Remove Unused CSS with Gulp-Uncss

July 18, 2015 - #css

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If you use any front-end frameworks like Foundation or Bootstrap, you know the biggest downside is the massive stylesheet they come with by default (>200kb). Customizing it and only picking the modules you need still have large (>100kb) stylesheets.

I use the SASS version of Foundation and used to pick only the modules I needed, which shrunk my CSS by around 50%. After minifying it, I got another 30-40% savings in file size. Not too bad, but if I wanted to add anything new later I had to make sure I had the correct css modules enabled. Not anymore with gulp-uncss!

With gulp and uncss, I leave everything enabled in Foundation or Bootstrap and shrink my CSS from 326kb to 6kb! Uncss uses PhantomJS to load the HTML files and javascript, and only the used stylesheets are parsed out. Gulp-Uncss uses the Gulp build tool to automate the process. Let’s get started.

Install Node.js

Go to Node.js to get their installer. This will also get you NPM to install the needed packages.

Install Gulp

On the command line, go to your project folder and run the following command:

npm install --save-dev gulp

This will install Gulp only to your project folder. If you want to install it globally, you can run the command below:

npm install -global gulp

Install Gulp-Uncss and Gulp-csso

npm install --save-dev gulp-uncss
npm install --save-dev gulp-csso

If you’re wondering, gulp-csso will be used to minify your CSS after it’s parsed.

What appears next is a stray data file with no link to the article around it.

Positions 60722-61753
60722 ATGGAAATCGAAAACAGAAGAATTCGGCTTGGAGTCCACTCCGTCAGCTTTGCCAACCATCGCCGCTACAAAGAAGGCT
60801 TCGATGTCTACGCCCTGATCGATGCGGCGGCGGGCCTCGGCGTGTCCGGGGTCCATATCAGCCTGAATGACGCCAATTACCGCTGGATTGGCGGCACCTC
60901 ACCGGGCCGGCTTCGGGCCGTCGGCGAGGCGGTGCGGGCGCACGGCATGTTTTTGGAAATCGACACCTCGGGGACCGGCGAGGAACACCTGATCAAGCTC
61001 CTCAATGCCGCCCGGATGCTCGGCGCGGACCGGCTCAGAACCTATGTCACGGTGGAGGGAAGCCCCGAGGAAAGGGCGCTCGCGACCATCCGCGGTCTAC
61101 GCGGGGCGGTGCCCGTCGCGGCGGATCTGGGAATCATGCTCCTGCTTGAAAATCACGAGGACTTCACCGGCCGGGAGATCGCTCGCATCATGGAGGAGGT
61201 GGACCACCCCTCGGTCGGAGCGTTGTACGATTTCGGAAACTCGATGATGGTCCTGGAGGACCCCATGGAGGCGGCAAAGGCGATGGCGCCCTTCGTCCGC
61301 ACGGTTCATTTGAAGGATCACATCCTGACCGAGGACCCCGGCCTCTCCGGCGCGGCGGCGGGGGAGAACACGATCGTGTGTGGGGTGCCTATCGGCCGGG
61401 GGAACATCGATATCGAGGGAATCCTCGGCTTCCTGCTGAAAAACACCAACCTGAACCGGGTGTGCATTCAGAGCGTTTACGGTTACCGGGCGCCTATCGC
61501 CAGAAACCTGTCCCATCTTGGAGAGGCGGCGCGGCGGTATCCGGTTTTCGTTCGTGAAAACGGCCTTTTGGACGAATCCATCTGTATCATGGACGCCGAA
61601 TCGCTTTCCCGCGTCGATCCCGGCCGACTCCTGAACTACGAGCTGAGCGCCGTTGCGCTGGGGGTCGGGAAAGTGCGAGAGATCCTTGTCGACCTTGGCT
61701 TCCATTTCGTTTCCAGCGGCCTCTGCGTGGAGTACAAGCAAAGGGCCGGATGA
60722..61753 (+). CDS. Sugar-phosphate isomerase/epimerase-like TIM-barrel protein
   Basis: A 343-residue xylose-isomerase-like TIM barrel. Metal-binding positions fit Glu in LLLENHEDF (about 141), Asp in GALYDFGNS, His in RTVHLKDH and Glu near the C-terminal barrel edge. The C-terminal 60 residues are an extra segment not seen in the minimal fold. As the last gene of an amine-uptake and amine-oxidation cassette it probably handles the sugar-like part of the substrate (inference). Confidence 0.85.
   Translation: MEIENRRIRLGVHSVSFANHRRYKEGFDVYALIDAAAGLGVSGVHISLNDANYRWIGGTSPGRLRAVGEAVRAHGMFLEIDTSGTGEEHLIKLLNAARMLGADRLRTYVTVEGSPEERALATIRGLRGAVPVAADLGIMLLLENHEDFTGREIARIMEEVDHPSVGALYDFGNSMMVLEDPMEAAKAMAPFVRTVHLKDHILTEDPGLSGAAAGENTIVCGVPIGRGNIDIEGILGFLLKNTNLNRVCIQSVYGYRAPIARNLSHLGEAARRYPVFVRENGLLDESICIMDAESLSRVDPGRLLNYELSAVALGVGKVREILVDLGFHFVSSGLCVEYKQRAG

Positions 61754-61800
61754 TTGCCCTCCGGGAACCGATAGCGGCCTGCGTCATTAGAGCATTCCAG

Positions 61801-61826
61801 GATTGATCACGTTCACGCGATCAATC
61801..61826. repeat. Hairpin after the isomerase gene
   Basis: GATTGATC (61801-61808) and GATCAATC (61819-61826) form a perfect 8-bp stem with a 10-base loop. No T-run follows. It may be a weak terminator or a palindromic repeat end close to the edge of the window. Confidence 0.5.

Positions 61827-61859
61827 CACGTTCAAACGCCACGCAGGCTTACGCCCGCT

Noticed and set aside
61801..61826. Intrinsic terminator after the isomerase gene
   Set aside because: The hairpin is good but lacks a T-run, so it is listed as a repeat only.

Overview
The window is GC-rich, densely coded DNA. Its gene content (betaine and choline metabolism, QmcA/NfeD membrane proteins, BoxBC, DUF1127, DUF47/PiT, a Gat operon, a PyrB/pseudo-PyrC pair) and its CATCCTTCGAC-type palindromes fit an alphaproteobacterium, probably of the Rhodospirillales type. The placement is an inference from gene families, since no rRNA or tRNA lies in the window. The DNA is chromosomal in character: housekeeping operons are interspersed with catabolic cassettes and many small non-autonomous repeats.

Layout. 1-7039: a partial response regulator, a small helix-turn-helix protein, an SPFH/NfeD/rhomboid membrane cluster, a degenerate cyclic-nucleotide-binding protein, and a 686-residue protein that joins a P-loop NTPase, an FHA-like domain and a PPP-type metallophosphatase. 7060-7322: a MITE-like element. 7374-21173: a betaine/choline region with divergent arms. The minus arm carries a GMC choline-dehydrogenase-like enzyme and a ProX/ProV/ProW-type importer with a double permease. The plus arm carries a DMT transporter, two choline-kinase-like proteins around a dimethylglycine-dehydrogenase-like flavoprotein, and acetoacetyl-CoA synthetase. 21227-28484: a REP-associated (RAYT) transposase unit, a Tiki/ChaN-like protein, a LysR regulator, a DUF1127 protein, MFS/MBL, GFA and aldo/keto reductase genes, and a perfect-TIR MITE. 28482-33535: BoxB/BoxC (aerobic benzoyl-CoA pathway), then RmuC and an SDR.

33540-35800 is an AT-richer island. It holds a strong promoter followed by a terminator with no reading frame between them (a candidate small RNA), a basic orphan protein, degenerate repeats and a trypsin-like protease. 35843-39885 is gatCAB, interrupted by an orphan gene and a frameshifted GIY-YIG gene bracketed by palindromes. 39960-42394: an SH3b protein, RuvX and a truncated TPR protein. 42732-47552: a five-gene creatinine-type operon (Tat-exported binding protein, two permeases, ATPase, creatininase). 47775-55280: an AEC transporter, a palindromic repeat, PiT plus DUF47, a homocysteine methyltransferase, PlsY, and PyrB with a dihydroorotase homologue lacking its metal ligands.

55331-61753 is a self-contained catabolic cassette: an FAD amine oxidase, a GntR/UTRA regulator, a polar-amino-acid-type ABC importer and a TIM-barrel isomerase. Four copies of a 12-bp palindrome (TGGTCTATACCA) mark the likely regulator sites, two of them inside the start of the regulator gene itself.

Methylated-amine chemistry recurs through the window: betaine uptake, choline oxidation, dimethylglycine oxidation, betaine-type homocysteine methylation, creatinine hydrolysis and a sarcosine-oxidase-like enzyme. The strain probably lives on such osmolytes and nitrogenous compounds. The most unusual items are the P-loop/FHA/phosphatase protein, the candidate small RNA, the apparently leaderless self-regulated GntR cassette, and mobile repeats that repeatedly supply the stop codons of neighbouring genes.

Create Gulp file

In the root of your project folder, create the gulp build file called gulpfile.js with the code below:

var gulp = require('gulp');
var uncss = require('gulp-uncss');
var csso = require('gulp-csso');
gulp.task('default', function() {
            html: ['index.html', '/blog/index.html', 'http://localhost:4000']

You will need to modify your gulp build file to suite your project. On line 5, you will need to specify where your stylesheet is located. On line 7, include all HTML file locations.

In this example build file, I’m using Jekyll and pointed it to the locally running Jekyll server.

On line 10 is the output destination. This will create a folder called “out” with the new stylesheet leaving the original intact.

Run Grunt task

Navigate to the root of your project and run the command below:


Now take a look at your new much smaller stylesheet. Point your site to the new stylesheet and test, test and more test to make sure everything is still working.